Friday, September 19, 2008

J. Patrick Rooney: now, there was "compassionate conservatism"

From Russ Pulliam on the passing of J. Patrick Rooney from the Indy Star's webpage...

Pulliam cites me at the end of the article-- in a comment I made on another blog. I should have reproduced my comment on my own blog, but this gives me an occasion to do so.

Beyond my brief summary of Rooney's great life, Pulliam's essay is worth reading because it provides context for Rooney's personal life and public policy choices. Pulliam also mentions his advocacy of MSA/HSA's-- another key public policy reform of the last 30 years.

May God continue to bless the work of Rooney's hands for generations after he has moved on to his eternal home.

Ideas have consequences, as the late J. Patrick Rooney knew.

He could have retired to a comfortable beach in Florida after building a successful Indianapolis-based insurance business. But Rooney, who died this week, took his business skills into the social and political arena, wielding a rare amount of local and national influence in those retirement years.

He started with simple truths, such as caring for the poor and the value of competition. Then he put them into practice and persuaded others to join him. He was a true compassionate conservative, long before George W. Bush used the notion to win the presidency.

Rooney thought parents had been left behind when it came to public education in the 1980s. He and other business leaders asked the Indiana General Assembly to let low-income families in the inner city have vouchers to send their children to public or private schools. They found a champion in Democratic state Sen. Louis Mahern, but the legislature said no.

Instead of walking away, Rooney used his own money to start a private scholarship fund. Almost immediately, 700 poor families signed up for their children to attend private schools. Others, including Mitch Daniels, joined Rooney in what became the CHOICE Charitable Trust.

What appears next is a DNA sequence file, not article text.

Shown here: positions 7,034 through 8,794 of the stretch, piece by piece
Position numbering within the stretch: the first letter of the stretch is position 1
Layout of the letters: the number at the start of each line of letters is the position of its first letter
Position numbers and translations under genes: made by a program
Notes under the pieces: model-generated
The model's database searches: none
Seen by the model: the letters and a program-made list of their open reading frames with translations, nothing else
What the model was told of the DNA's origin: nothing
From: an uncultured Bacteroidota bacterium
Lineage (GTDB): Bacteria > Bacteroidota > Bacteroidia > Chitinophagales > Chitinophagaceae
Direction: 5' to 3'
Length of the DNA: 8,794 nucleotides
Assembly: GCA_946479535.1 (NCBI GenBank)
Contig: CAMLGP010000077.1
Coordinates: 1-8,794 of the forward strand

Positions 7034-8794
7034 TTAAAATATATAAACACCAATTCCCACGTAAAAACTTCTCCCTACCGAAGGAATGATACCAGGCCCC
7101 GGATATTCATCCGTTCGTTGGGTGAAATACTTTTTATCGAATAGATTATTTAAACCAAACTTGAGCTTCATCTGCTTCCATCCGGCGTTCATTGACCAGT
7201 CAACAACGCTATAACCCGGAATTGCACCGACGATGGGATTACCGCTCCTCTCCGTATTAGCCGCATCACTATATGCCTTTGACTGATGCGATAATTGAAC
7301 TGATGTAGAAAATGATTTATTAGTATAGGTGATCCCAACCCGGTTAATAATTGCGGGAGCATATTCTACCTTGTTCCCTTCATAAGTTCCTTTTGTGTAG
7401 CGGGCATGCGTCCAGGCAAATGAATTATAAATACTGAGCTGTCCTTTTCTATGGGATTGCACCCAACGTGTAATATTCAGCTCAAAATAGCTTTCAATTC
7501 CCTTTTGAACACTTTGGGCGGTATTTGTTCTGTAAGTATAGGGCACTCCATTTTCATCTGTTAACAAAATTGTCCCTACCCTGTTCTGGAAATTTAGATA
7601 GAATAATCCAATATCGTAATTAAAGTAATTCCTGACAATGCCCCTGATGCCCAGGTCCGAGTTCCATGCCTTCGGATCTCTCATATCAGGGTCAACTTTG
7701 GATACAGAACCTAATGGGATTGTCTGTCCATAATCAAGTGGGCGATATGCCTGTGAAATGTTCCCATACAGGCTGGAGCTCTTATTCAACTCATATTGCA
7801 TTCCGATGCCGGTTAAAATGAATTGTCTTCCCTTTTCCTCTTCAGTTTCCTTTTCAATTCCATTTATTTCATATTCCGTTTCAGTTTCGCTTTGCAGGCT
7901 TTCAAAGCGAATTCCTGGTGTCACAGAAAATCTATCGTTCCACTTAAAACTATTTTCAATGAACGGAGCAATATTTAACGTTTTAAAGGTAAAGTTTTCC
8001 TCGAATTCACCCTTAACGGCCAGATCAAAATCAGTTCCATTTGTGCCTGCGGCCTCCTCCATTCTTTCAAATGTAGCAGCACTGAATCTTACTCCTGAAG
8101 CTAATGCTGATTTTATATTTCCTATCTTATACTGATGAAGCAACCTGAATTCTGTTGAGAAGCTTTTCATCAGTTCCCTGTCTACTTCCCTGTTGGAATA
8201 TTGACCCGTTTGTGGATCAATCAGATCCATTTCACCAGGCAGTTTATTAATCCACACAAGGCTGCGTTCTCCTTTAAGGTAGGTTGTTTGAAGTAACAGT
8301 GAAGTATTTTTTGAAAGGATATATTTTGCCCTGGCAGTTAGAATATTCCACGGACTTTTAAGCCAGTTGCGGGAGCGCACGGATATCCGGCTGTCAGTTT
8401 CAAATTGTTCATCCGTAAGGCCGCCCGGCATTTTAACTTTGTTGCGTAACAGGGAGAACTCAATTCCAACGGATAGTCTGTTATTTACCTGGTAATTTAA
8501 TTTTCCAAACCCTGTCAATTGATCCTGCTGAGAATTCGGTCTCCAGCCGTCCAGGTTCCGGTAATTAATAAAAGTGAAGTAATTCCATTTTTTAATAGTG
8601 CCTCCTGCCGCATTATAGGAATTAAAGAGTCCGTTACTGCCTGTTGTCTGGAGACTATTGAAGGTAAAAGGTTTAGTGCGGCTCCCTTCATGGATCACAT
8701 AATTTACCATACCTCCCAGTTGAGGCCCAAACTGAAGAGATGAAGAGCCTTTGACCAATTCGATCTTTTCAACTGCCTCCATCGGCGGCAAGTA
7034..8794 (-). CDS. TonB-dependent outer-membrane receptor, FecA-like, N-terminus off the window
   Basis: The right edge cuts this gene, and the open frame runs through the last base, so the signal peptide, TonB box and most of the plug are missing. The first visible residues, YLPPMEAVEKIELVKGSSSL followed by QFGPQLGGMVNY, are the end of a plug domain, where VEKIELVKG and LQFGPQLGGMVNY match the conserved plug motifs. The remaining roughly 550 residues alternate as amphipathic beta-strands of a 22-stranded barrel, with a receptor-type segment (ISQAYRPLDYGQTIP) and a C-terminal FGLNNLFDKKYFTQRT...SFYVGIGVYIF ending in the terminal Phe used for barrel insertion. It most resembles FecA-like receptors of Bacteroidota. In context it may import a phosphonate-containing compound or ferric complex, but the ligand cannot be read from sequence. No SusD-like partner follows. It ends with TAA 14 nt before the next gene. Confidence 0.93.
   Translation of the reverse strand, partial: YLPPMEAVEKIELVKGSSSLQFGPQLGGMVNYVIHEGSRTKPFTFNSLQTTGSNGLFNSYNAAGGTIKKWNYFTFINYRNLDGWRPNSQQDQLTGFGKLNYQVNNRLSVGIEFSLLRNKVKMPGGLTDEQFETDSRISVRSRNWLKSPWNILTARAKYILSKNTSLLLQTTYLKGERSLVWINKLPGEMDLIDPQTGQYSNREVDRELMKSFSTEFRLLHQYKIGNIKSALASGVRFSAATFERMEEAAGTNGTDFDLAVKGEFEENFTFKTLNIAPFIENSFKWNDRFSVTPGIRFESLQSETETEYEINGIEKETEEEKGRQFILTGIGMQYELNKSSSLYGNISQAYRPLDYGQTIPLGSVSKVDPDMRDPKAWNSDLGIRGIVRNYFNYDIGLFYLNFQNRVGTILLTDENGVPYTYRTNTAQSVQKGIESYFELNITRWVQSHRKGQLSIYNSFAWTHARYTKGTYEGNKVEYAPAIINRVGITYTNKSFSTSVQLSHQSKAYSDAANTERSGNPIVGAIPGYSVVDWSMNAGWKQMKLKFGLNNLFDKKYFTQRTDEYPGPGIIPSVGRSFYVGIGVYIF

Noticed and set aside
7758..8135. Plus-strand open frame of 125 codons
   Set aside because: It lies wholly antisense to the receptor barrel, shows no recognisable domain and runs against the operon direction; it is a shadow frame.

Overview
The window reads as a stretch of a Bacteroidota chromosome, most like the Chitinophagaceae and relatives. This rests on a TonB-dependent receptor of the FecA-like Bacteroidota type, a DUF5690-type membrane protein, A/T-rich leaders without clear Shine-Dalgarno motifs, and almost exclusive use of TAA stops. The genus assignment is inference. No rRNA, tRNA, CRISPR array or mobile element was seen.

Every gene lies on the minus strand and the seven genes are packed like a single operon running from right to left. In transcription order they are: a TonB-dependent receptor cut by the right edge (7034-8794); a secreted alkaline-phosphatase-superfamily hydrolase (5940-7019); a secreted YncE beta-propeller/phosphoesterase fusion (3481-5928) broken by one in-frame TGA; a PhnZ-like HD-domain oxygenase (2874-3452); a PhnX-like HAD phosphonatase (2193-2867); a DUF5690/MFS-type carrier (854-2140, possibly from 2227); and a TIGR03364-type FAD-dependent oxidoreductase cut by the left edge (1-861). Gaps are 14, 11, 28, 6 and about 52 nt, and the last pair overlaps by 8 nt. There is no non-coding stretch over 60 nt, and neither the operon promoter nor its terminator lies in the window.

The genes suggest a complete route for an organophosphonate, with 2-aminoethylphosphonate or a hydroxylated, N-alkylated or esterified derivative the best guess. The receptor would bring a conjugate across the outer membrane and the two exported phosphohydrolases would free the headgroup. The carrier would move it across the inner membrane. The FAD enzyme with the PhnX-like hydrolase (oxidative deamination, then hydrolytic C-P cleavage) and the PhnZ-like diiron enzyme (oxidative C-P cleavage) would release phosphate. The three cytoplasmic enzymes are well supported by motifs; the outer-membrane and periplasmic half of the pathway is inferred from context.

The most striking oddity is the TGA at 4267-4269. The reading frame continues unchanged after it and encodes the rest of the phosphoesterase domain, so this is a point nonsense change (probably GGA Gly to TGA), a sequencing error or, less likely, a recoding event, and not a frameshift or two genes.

CHOICE offered a private school option to thousands of low-income families and made Indianapolis Public Schools face a new level of competition. CHOICE was duplicated in more than 50 other cities, also giving a boost to the charter school movement.

Education reform based on competition was never an exclusively conservative idea in the political sense. Urban Democrats, such as Mahern, could be just as eloquent about the need to free low-income families from the public school monopoly.

Rooney wasn't moved just by ideology in these matters. He got a close-up view of the challenges many urban families face as a member of the predominantly black Holy Angels Catholic Church in Indianapolis. He believed, as a matter of social justice, that poor families should have the educational choices that wealthy families already had.

When he wasn't pushing for educational options in his "retirement years," Rooney launched another movement -- the creation of medical savings accounts. He wanted individuals and families to shop for medical care, injecting competition into the insurance-dominated medical care system.

At his death, Rooney received tributes from Democrats such as former U.S. Rep. Andrew H. Jacobs Jr. and Republicans like state chairman Murray Clark. A Libertarian Party candidate for Congress in southern Indiana, Eric Schansberg, summed up his education initiative in this tribute on the HoosierAccess blog: "A lot of conservatives don't care all that much about the inner-city poor; a lot of liberals say they care, but are beholden to statism, elitism and the teachers unions. Thank God for people like J. Patrick Rooney who stepped outside those boxes."


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